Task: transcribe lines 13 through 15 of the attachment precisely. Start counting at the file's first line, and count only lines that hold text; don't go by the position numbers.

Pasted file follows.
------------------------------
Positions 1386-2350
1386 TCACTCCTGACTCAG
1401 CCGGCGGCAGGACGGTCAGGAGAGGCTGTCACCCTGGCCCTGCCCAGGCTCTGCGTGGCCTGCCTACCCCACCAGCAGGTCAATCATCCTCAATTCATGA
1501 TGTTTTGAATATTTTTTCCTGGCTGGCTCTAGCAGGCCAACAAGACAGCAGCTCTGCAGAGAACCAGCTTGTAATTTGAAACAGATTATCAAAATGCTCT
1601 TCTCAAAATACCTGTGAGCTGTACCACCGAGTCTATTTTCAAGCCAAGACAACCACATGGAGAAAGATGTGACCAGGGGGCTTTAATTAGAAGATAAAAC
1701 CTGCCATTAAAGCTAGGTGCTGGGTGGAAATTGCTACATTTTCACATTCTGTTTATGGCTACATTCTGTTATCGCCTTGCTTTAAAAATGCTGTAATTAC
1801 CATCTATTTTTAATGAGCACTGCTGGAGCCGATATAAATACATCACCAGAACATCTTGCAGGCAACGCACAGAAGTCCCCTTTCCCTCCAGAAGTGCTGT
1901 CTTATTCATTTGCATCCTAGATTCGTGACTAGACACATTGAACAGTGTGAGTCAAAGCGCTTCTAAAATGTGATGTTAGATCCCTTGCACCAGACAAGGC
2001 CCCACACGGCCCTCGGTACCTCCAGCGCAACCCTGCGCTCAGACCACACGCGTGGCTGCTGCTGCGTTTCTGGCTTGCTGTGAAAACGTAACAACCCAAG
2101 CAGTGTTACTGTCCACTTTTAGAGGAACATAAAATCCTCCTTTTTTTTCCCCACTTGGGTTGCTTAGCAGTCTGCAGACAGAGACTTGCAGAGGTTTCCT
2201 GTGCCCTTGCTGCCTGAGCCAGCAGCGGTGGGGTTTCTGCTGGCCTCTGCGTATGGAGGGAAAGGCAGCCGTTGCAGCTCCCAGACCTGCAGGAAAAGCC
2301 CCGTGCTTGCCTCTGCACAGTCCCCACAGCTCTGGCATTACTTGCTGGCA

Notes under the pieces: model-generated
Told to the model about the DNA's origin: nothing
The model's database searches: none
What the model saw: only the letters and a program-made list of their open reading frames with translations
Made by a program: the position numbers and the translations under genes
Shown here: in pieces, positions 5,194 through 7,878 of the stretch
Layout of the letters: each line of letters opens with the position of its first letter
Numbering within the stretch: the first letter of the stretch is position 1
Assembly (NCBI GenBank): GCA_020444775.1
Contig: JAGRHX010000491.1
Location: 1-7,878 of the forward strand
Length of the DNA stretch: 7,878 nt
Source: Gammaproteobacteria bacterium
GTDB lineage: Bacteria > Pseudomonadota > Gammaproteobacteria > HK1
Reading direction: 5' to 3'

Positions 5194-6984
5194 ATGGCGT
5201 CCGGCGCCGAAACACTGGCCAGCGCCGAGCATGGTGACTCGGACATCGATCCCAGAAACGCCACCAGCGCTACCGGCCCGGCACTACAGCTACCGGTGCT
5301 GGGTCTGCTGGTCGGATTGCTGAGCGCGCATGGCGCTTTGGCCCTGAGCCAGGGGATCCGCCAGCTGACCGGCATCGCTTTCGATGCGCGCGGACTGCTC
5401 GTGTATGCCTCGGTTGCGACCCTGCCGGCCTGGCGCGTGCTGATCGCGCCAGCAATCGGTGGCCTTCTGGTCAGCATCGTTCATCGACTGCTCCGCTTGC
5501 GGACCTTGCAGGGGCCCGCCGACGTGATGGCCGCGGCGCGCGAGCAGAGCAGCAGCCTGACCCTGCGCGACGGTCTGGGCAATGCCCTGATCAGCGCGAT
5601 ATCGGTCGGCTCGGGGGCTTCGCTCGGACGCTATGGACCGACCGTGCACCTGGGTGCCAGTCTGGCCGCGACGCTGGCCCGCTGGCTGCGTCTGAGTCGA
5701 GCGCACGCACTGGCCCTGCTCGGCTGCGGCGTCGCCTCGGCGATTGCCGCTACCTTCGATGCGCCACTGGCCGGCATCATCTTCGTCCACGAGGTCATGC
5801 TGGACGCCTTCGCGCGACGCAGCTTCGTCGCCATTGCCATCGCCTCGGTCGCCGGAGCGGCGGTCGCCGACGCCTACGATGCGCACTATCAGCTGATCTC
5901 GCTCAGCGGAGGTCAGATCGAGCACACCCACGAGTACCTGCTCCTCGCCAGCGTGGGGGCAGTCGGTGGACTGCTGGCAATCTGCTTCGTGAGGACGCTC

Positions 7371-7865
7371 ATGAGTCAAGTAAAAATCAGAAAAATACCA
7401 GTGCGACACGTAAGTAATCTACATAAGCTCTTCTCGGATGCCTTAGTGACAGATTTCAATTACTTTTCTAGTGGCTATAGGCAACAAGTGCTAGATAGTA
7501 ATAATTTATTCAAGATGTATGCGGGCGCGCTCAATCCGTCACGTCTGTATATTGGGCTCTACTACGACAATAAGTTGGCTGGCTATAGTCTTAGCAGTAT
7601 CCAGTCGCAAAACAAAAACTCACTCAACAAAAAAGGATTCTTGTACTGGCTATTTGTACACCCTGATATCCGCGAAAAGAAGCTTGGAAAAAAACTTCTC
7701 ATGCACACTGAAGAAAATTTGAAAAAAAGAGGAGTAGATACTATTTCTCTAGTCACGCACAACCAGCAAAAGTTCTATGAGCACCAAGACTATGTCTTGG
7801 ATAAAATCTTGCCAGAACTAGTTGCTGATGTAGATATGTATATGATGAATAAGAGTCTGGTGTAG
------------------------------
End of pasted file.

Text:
Notes under the pieces: model-generated
Told to the model about the DNA's origin: nothing
The model's database searches: none